VANCOUVER -- A small Vancouver company is bucking the trend during the COVID-19 pandemic.

Instead of struggling to survive, 3DQue is thriving, thanks to their unique 3D printing technology.

Co-founder Mateo Pekic, who is only 19 years old, bought his first 3D printer when he was in high school.

“Instantly I was captured by the magic of you have a single box, and that one box can produce any part you want,” he says, recalling that his friends at the time would ask him to print things like Yoda heads.

“Eventually, it started building from me fiddling with my own inventions to me helping my peers print and manufacture their own ideas.”

Pekic had to overcome a common challenge for 3D printing – the process is slow, and requires someone to remove and adjust the object being printed. So the teen developed software to automate the process.

“Now that you’re not babysitting the machines, making sure everything is going right, you can actually set up 40 machines to a person or 50 machines … and just have them all run automatically all night long.”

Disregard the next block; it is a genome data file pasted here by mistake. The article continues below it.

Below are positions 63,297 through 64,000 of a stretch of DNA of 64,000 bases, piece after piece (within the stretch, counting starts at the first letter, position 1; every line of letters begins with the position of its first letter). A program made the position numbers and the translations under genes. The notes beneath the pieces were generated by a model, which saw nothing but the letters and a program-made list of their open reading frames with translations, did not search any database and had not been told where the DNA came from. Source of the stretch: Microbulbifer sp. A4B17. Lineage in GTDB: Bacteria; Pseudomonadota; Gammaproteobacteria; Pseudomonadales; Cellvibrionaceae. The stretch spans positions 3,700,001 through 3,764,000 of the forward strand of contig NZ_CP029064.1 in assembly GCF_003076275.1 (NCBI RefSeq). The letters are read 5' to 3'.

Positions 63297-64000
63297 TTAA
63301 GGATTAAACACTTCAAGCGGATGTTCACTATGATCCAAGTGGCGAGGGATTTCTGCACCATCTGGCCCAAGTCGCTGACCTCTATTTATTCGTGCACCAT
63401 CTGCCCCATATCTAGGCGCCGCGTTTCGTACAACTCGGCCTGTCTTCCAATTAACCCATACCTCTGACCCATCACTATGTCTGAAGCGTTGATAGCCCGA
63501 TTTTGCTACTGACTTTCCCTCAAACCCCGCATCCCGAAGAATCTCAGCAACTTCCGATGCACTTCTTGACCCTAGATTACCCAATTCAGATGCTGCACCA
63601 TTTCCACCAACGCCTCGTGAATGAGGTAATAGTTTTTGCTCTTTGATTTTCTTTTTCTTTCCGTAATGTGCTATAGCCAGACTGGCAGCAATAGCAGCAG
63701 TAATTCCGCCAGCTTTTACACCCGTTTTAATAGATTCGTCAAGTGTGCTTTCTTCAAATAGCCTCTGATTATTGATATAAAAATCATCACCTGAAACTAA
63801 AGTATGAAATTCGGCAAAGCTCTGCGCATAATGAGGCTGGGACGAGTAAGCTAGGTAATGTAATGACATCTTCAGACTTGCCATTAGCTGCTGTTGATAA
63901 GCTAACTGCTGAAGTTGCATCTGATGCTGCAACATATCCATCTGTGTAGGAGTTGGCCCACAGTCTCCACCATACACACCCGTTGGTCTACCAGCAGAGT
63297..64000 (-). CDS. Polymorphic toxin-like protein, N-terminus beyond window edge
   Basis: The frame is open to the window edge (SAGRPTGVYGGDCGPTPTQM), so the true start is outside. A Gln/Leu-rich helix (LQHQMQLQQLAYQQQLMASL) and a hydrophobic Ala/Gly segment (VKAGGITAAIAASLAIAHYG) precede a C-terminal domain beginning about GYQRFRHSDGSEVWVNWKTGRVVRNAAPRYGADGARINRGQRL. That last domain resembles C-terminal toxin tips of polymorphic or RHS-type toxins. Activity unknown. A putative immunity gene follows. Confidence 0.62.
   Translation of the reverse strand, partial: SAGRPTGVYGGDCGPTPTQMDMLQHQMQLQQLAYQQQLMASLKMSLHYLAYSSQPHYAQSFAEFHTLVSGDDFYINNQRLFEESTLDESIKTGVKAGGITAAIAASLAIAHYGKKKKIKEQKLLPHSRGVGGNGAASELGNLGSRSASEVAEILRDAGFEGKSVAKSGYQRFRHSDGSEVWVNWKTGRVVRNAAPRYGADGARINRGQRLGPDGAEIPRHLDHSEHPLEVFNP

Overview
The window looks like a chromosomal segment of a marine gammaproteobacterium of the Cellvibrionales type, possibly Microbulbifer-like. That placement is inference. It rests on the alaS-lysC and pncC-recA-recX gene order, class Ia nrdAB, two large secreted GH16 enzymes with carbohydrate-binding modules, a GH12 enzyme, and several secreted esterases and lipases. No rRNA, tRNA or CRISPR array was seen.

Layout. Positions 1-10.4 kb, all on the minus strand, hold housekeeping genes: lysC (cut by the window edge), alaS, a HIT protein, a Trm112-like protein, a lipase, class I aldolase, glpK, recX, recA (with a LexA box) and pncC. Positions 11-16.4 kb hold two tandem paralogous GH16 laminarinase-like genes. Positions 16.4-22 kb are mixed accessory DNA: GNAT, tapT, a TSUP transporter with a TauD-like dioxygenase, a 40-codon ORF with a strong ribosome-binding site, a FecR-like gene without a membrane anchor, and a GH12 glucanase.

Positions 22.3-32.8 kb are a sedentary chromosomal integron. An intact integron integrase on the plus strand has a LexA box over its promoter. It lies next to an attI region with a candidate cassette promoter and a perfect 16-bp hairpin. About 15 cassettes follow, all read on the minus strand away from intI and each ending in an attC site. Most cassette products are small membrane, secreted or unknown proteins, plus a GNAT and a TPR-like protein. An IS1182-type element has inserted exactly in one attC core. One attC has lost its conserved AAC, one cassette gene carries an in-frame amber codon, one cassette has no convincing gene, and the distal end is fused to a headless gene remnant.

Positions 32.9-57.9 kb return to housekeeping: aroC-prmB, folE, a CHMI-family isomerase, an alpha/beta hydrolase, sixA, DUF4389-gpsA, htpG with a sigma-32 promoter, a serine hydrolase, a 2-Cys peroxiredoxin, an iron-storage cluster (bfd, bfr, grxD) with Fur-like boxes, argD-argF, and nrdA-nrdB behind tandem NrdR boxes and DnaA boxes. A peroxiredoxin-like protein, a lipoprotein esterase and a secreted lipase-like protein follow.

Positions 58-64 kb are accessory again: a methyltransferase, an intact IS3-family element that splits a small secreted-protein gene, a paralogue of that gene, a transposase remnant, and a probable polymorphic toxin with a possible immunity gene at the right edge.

The next roadblock Pekic couldn’t invent his way out of was his age.

“To legally become a director of the company, I had to wait until I was 18,” he recalls with a laugh.

Enter Steph Sharp, a classmate’s parent with a background in start-ups, who was immediately impressed with Pekic’s vision.

“Mateo decided he wanted to start a business and then asked me if I’d come and help him run it,” Sharp says. She’s now the CEO of 3DQue, while Pekic is Chief of Innovation.

Their first installation was for Mitsubishi, and the company was in the middle of scaling up to other customers when the COVID-19 pandemic hit.

Now they’ve switched their 45 printers over to manufacturing PPE, including thousands of face shields, ear savers and automatic dispensers for hand sanitizer.

“We’re doing a lot of work with government. They’ve asked us to produce swabs, which we’re just in the process of getting approved by Health Canada,” Sharp says.

Pekic says his goal is to have 3D printing become a “viable manufacturing process, so that in your everyday lives, you’ll actually see 3D-printed products on store shelves.”

Since November 2019, the company has gone from having one employee, to 22.